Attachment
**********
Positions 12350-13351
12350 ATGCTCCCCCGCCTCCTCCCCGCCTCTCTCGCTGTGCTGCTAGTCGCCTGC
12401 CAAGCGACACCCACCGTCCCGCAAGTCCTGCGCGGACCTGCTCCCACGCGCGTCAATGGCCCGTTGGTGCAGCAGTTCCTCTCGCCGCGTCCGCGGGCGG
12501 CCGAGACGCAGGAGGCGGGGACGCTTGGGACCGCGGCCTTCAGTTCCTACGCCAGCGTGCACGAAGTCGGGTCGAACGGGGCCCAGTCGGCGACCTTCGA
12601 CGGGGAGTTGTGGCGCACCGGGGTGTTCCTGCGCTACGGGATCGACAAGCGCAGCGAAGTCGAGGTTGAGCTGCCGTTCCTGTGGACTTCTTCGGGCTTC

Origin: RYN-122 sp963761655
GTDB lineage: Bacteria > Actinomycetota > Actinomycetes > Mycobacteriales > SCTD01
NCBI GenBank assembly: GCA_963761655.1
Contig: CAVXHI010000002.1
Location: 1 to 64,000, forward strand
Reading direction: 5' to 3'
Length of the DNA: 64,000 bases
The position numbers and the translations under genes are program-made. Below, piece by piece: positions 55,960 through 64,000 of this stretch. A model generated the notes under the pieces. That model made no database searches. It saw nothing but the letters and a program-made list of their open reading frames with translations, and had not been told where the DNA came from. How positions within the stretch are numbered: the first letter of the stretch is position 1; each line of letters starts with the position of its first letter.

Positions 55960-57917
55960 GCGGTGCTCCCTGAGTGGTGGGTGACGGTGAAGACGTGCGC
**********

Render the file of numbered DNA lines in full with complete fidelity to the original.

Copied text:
Positions 12350-13351
12350 ATGCTCCCCCGCCTCCTCCCCGCCTCTCTCGCTGTGCTGCTAGTCGCCTGC
12401 CAAGCGACACCCACCGTCCCGCAAGTCCTGCGCGGACCTGCTCCCACGCGCGTCAATGGCCCGTTGGTGCAGCAGTTCCTCTCGCCGCGTCCGCGGGCGG
12501 CCGAGACGCAGGAGGCGGGGACGCTTGGGACCGCGGCCTTCAGTTCCTACGCCAGCGTGCACGAAGTCGGGTCGAACGGGGCCCAGTCGGCGACCTTCGA
12601 CGGGGAGTTGTGGCGCACCGGGGTGTTCCTGCGCTACGGGATCGACAAGCGCAGCGAAGTCGAGGTTGAGCTGCCGTTCCTGTGGACTTCTTCGGGCTTC

Origin: RYN-122 sp963761655
GTDB lineage: Bacteria > Actinomycetota > Actinomycetes > Mycobacteriales > SCTD01
NCBI GenBank assembly: GCA_963761655.1
Contig: CAVXHI010000002.1
Location: 1 to 64,000, forward strand
Reading direction: 5' to 3'
Length of the DNA: 64,000 bases
The position numbers and the translations under genes are program-made. Below, piece by piece: positions 55,960 through 64,000 of this stretch. A model generated the notes under the pieces. That model made no database searches. It saw nothing but the letters and a program-made list of their open reading frames with translations, and had not been told where the DNA came from. How positions within the stretch are numbered: the first letter of the stretch is position 1; each line of letters starts with the position of its first letter.

Positions 55960-57917
55960 GCGGTGCTCCCTGAGTGGTGGGTGACGGTGAAGACGTGCGC